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Renourishment bid opening this week

By Tom Vaught
sun staff writer

JACKSONVILLE – The Army Corps of Engineers re-established its deadline for bids for the Island’s beach renourishment project to Wednesday, May 4, according to project director Charles Stevens.

"We will open the bids on May 4," he said. "Once we open them, we will look for the lowest bid, as long as it is within the cost projections we have, and we could award the job as early as May 11.

Stevens said once they award the contract and the papers are signed, they will give the contractor the go-ahead to start the project.

The Corps recommended renourishing the Island's beaches following last year's active hurricane season that took away more of the beaches than normal. The beach was last renourished in 2002, but the storms last year wore them down to the point where they were ahead of the projected rate of erosion, which would have shortened the life of the beach.

The Corps came to the county to recommend the project and the Federal Emergency Management Agency will pay the entire cost.

The project will cover the entire length of the 2002 renourishment, but will not build out the beach as far as that project. In 2002, 1.2 million cubic yards of sand were brought onshore, but this project will only produce 400,000 cubic yards.

Stevens said the project could start as early as June, and it is projected to last only about 10 days, after the equipment arrives. There are 14 other emergency renourishment projects in Florida this summer.

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Dozens show up for Regina dedication

By Tom Vaught
sun staff writer

BRADENTON BEACH – The Friends of the Regina made quite a few more friends last Saturday morning at the BeachHouse restaurant as they gathered to dedicate the shipwreck that has become the state's 10th underwater archeological preserve.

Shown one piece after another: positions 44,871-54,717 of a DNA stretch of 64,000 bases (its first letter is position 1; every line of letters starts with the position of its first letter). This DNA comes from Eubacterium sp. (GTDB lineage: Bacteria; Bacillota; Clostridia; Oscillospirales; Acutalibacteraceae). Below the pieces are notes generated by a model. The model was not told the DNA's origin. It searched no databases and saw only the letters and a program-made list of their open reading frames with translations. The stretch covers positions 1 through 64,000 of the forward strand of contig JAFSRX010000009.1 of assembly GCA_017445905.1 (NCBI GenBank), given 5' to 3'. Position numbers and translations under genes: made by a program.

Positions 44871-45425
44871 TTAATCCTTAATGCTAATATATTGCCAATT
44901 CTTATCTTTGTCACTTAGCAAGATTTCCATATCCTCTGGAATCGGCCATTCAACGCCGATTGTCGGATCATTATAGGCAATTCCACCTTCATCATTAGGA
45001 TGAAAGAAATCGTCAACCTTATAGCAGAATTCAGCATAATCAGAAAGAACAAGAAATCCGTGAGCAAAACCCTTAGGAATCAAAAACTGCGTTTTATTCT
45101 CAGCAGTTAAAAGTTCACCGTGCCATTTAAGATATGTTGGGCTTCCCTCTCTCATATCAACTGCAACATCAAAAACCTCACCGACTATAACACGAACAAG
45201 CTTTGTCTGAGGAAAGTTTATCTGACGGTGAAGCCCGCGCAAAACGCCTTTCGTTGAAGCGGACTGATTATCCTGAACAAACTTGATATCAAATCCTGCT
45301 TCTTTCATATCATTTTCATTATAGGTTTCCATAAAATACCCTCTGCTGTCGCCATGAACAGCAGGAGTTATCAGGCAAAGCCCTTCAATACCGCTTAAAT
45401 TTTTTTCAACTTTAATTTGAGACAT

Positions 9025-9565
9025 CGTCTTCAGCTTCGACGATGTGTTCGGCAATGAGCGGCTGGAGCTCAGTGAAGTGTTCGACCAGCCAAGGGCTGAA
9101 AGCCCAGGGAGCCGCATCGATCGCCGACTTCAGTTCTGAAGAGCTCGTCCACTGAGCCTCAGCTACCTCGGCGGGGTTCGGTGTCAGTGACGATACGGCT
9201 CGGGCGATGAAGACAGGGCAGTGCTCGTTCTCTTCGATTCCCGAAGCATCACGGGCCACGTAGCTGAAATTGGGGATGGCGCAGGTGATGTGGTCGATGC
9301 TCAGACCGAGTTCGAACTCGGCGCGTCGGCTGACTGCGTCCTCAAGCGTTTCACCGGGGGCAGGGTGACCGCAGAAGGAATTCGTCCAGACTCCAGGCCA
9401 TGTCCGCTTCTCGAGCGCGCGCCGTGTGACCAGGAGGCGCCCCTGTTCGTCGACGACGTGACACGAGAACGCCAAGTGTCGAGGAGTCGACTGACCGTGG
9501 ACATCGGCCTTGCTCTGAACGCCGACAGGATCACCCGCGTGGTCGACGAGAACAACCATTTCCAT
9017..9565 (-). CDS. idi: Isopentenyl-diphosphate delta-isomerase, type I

Several dozen people, including all three Island mayors, several city commissioners and Manatee County Commissioner Jane von Hahmann, attended the dedication of the molasses barge that sank in a storm about 100 yards off Bradenton Beach in 1940. It has since become a popular spot for scuba divers.

Pete and Lorraine Athas, owners of Sea Trek Divers located a stone's throw from the wreckage, were honored for their work in getting the state designation, which comes from the Florida Department of State's Division of Archeological Resource. The members of the department's underwater archeological department, Dr. Roger Smith, Della Scott and Jennifer McKinnon, who dived the wreck site and helped get the designation, were there and they spoke of the community effort involved.

"This is one of the best turnouts I've ever seen for a dedication," said Scott. "These preserves could never happen without community support.

Scott praised the local divers who helped form the Friends of the Regina to promote the designation, as well as Clayton and Pauline Adams, who gave first-hand knowledge of the wreck. Clayton Adams was one of the Bradenton Beach residents who helped save all but one of the crew members of the barge as it floundered on a sandbar during a violent storm.